Data & Ongoing Monitoring

Data Brief on Child Safety in Head Start Programs

The Office of Head Start (OHS) holds a strong and uncompromising position when it comes to the safety of children. We are committed to continuous quality improvement to improve oversight of Head Start programs, and to supporting our programs in preventing incidents that jeopardize children’s safety.

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This data brief provides information on deficient and noncompliant citations related to child safety that OHS has identified and issued to Head Start grant recipients through monitoring reviews. Programs are required to report Head Start Program Performance Standard (HSPPS) violations to OHS. Note the following when reviewing the brief:

  • Deficient citations reflect incidents determined to be a systemic or substantial material failure of an agency that presents a severe threat to children's health and safety.
  • Noncompliant citations reflect the failure to comply with program requirements for incidents determined to be less severe than deficiencies.
  • Where specified, there are measures reported in this data brief that only include deficient citations to focus data reported on the more severe cited incidents.
  • The historical data in this brief provides aggregated and then averaged data across select fiscal years on citations related to child safety.

Grant recipients issued a citation for a child safety issue are required to demonstrate both immediate resolution of the issue and more systemic correction within a specified period of time to mitigate the risk of continued child safety issues. OHS monitors progress during the corrective action period. Immediately following the corrective action period, OHS conducts a follow-up review to determine whether the issue has been corrected. OHS typically looks for immediate resolution to the issue identified as well as improvements to program policies, staff training, oversight of staff practices, and the grant recipient's system of monitoring its own performance.

Additionally, OHS proactively works with grant recipients through training and technical assistance efforts to support their understanding of how to mitigate child safety issues in their Head Start program.

Citations Related to Child Safety

Citations related to child safety represent identified incidents of inappropriate supervision, violations of the standards of conduct, and inappropriate release.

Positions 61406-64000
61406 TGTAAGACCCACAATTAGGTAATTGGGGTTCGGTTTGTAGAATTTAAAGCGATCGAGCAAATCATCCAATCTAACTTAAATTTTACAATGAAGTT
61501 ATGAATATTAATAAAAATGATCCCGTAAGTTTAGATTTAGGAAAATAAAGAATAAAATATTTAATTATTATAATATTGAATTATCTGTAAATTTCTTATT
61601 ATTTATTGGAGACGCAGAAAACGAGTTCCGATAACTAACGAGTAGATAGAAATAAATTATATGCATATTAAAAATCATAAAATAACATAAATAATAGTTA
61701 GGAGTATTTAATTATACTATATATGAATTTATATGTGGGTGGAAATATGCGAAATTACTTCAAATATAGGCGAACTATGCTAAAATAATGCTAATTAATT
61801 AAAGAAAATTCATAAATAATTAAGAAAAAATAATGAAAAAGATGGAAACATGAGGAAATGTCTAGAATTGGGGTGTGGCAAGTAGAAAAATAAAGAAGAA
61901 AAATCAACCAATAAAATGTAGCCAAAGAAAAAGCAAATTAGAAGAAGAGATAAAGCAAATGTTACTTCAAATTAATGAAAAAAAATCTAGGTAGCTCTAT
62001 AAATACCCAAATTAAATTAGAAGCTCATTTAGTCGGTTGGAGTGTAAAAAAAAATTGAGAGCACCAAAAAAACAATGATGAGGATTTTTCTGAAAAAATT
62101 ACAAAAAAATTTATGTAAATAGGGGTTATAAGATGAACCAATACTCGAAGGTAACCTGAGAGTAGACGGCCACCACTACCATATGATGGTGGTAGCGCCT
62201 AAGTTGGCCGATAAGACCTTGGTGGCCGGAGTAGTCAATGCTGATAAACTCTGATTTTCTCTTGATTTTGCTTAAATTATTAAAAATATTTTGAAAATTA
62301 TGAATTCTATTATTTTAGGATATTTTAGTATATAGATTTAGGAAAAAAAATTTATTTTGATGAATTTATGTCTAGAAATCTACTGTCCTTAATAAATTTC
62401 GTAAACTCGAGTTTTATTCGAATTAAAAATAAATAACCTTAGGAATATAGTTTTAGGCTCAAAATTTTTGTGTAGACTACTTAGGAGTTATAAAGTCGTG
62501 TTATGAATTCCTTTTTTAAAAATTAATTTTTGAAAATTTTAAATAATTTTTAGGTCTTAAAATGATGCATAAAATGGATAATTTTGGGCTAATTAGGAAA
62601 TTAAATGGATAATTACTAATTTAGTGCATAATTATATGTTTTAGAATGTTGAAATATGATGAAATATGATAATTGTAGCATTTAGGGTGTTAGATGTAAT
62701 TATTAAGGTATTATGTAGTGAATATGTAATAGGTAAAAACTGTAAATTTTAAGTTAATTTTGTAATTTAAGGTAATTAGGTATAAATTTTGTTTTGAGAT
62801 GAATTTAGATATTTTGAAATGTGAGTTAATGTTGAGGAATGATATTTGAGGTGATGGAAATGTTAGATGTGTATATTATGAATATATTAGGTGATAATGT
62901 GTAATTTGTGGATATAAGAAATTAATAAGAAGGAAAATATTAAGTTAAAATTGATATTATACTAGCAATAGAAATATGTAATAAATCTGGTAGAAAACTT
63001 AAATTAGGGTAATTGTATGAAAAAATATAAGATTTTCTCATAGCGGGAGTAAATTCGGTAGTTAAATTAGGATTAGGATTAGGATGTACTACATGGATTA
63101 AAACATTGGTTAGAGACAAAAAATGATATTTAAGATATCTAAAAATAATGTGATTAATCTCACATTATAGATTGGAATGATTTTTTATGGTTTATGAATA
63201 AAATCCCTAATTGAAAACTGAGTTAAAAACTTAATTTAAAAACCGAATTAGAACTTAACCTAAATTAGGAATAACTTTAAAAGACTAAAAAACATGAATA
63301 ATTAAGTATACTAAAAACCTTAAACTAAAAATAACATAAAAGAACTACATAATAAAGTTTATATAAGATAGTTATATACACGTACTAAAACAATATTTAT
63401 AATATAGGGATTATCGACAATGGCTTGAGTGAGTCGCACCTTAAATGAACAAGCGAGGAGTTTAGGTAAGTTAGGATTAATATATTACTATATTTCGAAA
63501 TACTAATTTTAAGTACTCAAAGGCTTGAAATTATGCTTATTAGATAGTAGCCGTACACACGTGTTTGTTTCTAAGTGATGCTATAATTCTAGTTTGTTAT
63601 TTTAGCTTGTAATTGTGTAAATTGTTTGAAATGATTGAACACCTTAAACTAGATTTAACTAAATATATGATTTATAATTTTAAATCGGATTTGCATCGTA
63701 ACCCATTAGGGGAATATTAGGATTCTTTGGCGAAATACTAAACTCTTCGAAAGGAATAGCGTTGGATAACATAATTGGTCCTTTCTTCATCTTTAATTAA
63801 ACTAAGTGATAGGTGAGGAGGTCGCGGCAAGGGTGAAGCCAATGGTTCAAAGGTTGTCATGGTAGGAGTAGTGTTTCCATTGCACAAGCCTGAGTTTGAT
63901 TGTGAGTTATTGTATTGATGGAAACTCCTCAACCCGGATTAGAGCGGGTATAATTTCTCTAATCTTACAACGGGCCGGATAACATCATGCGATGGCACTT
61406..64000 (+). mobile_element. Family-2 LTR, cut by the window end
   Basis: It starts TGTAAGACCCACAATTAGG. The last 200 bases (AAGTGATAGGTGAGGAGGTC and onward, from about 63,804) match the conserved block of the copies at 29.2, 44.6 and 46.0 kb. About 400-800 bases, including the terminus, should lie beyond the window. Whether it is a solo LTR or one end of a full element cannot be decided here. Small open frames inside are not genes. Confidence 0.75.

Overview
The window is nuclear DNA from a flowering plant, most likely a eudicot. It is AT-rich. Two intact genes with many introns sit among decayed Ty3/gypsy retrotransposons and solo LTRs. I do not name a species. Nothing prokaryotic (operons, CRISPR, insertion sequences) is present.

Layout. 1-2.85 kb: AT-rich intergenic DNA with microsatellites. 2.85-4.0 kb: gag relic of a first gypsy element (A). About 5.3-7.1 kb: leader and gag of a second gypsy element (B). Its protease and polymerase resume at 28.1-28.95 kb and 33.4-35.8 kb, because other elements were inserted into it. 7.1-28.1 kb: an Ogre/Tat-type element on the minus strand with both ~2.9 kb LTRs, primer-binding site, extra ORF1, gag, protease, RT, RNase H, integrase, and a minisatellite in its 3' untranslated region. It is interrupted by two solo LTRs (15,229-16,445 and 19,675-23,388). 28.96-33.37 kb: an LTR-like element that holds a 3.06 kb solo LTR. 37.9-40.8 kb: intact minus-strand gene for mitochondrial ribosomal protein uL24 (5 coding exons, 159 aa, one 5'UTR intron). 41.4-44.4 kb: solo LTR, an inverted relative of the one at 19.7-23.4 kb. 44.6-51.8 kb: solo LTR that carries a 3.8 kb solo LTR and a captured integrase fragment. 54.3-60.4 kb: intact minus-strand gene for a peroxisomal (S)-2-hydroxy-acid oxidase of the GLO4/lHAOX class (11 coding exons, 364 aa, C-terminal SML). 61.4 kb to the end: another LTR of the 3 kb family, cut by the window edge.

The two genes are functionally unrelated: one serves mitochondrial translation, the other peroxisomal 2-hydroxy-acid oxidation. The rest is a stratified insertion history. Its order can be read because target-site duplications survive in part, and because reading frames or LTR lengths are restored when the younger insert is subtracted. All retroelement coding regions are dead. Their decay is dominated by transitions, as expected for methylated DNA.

• Inappropriate supervision is defined by the HSPPS at 45 CFR §§ 1302.90(c)(1)(v), 1302.47(b)(5)(iii), and 1303.72(a)(3), and includes children left alone or unsupervised by staff, consultants, contractors, or volunteers while under their care. 
  • Violations of the standards of conduct is defined by the HSPPS at 45 CFR §1302.90(c)(1)(ii) and includes inappropriate discipline, the maltreatment or endangerment of the health or safety of children, and child abuse. 
  • Inappropriate release is defined by the HSPPS at 45 CFR §1302.47(b)(5)(iv) and (b)(7)(v), and includes releasing children to an unauthorized adult. 

The following graph shows the number of citations that were issued from fiscal year 2016 to 2020. Over this five-year period, on average, 74 citations of inappropriate supervision, 47 citations of violations of standard of conduct, and 10 citations of inappropriate release were issued per year from 2016 to 2020.

Graphic displaying a brief unique count of citations by category, from 2016 to 2020.

Note: This graph accounts for relevant changes to the HSPPS made during 2016.

Head Start Grants, Locations, and Classrooms Cited for Issues Related to Child Safety (2016-2020)

Annual Averages

On average, there were 1,611 Head Start grant recipients that operated 2,094 grants each fiscal year between 2016 to 2020. The following figures provide an overview of the number of citations related to child safety and how those compare to the number of grants, locations, classrooms, and children.

Graphic displaying a comparison of annual averages.

1Head Start locations include Head Start centers, family child care homes, and group socialization spaces for home-based programs.
2Assumes each citation issued corresponds to one location and classroom; the figure reported is likely an overestimate and represents a ceiling.
3These measures provide greater detail on deficient citations issued on child safety. Noncompliant citations are excluded to focus data on the more severe cited incidents for these measures.